December 15, 2008 in City

WSU grad’s proposal lets Cougars go their own way

By The Spokesman-Review
 
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A 2001 graduate of Washington State University said he thinks Highway 26 from Colfax to Vantage would be a great place for Cougars to get their kicks.

Tyler Morgan proposes renaming SR 26 the WSU “Cougar” Highway.

“That route really is the Cougar highway, if you will,” he said.

The Moses Lake native is gathering support from communities along the route and from Cougars in general so he can take his request to the state Transportation Commission.

According to Washington law, “For the commission to consider a naming or renaming proposal, the requesting entity or person must provide sufficient evidence, as determined by the commission, indicating community support and acceptance of the proposal.”

Morgan said he already has letters of support from two mayors, a state representative and Cougar supporters.

He is looking for volunteers to take the request to various chambers of commerce and city councils to ask for their support.

He said the east-west route across the middle of Eastern Washington typically handles students and alumni traffic going from Western or Central Washington to the Pullman campus. On football game days, most of the traffic on the highway is Cougar traffic, he said.

“It is the major east-west route running to the main Pullman campus,” he pointed out.

He said the designation would call attention to all of the contributions that the university, its staff and alumni have made to the state. He wants signs posted along the route declaring its name and significance.

“My goal is to bring notoriety to the school, the fans and the people the school has helped,” Morgan said.

He has formed a Cougar Highway Organization and set up at Web site at www.cougarhighway.com. The site has petitions that can be downloaded and an e-mail address for volunteering and registering support.

Keep it secured

The Washington State Patrol wants to remind motorists hauling loads to make sure they are properly tied down.

The warning comes after members of Bellevue High School’s football team narrowly escaped injury in a bus crash triggered when a ladder fell from an unsecured load ahead of them on Nov. 28.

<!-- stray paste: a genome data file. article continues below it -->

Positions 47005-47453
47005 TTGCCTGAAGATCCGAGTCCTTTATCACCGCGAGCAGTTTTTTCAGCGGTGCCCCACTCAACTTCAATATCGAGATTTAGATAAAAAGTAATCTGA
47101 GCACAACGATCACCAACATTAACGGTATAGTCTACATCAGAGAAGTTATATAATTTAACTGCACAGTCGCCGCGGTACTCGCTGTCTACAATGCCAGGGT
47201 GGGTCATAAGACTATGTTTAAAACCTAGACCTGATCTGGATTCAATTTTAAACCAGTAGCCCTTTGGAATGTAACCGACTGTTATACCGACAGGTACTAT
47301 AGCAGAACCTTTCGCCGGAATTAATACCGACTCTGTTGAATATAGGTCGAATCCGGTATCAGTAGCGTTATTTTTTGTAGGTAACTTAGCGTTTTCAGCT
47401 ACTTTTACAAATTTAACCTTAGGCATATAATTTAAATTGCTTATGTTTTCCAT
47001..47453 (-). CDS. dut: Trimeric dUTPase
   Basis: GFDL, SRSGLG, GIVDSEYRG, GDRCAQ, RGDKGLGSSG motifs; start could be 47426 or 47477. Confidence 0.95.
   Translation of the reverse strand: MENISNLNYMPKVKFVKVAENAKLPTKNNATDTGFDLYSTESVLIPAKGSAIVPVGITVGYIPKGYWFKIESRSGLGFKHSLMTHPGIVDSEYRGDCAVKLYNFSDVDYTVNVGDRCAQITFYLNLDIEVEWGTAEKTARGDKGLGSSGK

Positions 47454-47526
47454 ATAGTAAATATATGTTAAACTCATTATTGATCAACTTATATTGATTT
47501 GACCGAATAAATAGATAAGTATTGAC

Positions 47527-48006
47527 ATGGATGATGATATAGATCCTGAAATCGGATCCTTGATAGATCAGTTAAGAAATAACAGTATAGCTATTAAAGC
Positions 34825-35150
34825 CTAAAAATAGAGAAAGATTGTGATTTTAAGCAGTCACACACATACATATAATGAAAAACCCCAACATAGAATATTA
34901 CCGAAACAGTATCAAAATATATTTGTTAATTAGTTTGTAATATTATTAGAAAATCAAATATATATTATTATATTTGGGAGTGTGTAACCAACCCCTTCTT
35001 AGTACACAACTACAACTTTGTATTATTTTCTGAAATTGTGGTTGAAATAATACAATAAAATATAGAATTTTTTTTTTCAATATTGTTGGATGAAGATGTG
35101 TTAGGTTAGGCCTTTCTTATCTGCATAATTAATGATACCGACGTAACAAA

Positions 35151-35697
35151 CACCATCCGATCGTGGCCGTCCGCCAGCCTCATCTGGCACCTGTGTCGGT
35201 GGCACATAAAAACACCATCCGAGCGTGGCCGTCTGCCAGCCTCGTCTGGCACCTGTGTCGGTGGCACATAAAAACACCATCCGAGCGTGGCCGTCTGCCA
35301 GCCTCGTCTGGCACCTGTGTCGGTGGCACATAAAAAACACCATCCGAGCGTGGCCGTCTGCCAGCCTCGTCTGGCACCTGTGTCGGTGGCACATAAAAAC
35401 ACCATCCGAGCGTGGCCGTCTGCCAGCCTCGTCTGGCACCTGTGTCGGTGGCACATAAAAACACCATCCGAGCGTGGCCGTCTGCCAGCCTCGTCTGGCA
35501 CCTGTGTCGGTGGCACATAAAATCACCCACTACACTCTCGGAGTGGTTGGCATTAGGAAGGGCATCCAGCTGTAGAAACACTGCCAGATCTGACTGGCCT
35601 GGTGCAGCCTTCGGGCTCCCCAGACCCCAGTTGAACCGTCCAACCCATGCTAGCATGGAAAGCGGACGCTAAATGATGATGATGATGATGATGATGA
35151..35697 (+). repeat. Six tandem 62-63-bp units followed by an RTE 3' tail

The state in 2006 increased fines to a maximum of $5,000 for losing a load and causing an accident and injury. The law makes it a gross misdemeanor to cause injury and a misdemeanor if the lost load causes property damage.

Winter safety tips

With winter weather finally here, transportation officials are urging motorists to take care. Here is a list of reminders and tips from the Washington transportation department and other sources:

•Know the current conditions and weather before leaving.

Call 511 in Washington or Idaho, or (800) 695-ROAD in Washington or (888) 432-7623 in Idaho, for traveler information. On the Web, go to wsdot.wa.gov/ or itd.idaho.gov/ and follow the links. For mobile Web browsers in Idaho, try 511.idaho.gov. Washington and Idaho both have networks of traffic cameras. Real-time traffic information is available in the Spokane urban area at www.srtmc.org/.

Customized weather forecasts are available from the National Weather Service on the Web at www.wrh.noaa.gov/otx/. Point your cursor at your location on the map and click there – a custom forecast will appear.

•Be equipped with adequate traction devices.

•Make sure the vehicle has adequate coolant protection.

•Clear snow and ice from all windows before you drive.

•Don’t try to out-drive the conditions.

•Leave plenty of room for stopping.

•Leave at least 200 feet for maintenance vehicles and plows.

•Never pass a snowplow on the right. (There may be a blade extension or compressed, rolling snow.)

•Don’t get overconfident in your four-wheel drive vehicle or with studded tires.

•Watch out for slippery bridge decks, even when the rest of the road is in good condition.

•Don’t use cruise control.

•Look farther ahead in traffic than you normally would.

•Don’t follow too closely.

•Slow down.

•Carry emergency food, water, clothing, blankets, flashlight, flares or reflectors and a small supply of traction material.


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